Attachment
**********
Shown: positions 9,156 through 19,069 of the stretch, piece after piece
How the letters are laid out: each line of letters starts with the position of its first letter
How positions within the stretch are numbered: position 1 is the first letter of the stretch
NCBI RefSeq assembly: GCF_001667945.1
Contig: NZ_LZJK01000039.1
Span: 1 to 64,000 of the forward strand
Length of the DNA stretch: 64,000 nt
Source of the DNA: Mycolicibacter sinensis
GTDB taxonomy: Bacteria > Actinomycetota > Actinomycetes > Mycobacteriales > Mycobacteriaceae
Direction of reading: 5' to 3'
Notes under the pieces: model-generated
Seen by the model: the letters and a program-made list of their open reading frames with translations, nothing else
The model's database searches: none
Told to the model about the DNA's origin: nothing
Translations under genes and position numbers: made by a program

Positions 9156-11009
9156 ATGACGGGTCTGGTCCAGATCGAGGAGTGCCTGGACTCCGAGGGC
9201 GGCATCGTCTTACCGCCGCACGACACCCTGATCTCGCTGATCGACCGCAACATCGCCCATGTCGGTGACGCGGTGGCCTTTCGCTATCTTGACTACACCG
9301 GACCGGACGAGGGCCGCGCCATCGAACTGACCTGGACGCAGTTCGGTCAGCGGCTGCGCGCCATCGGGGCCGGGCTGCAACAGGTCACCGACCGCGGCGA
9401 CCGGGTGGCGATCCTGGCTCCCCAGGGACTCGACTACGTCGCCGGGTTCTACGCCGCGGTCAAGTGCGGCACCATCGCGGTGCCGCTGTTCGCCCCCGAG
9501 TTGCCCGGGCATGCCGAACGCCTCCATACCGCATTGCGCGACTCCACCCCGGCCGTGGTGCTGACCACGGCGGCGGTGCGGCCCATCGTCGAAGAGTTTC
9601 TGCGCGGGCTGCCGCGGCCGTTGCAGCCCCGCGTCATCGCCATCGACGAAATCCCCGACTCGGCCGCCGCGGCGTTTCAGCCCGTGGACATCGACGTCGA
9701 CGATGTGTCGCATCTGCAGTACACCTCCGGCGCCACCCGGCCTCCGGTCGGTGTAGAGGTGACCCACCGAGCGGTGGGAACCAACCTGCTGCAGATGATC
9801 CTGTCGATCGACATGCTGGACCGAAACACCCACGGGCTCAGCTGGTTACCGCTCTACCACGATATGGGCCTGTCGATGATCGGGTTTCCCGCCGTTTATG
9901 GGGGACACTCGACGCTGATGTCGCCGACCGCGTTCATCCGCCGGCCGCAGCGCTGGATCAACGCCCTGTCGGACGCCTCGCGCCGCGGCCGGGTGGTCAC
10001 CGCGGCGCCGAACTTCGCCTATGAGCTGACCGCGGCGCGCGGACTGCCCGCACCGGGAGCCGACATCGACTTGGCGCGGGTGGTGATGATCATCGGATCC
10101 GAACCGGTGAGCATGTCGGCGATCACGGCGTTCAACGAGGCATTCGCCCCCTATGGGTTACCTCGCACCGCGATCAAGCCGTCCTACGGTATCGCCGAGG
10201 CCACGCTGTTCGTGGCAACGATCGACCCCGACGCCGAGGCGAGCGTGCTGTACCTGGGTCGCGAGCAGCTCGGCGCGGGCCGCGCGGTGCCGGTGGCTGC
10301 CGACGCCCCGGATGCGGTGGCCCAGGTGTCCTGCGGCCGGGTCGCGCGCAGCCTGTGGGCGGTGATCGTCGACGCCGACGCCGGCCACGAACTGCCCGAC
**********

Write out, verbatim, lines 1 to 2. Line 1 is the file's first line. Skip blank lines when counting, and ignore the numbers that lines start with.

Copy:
Shown: positions 9,156 through 19,069 of the stretch, piece after piece
How the letters are laid out: each line of letters starts with the position of its first letter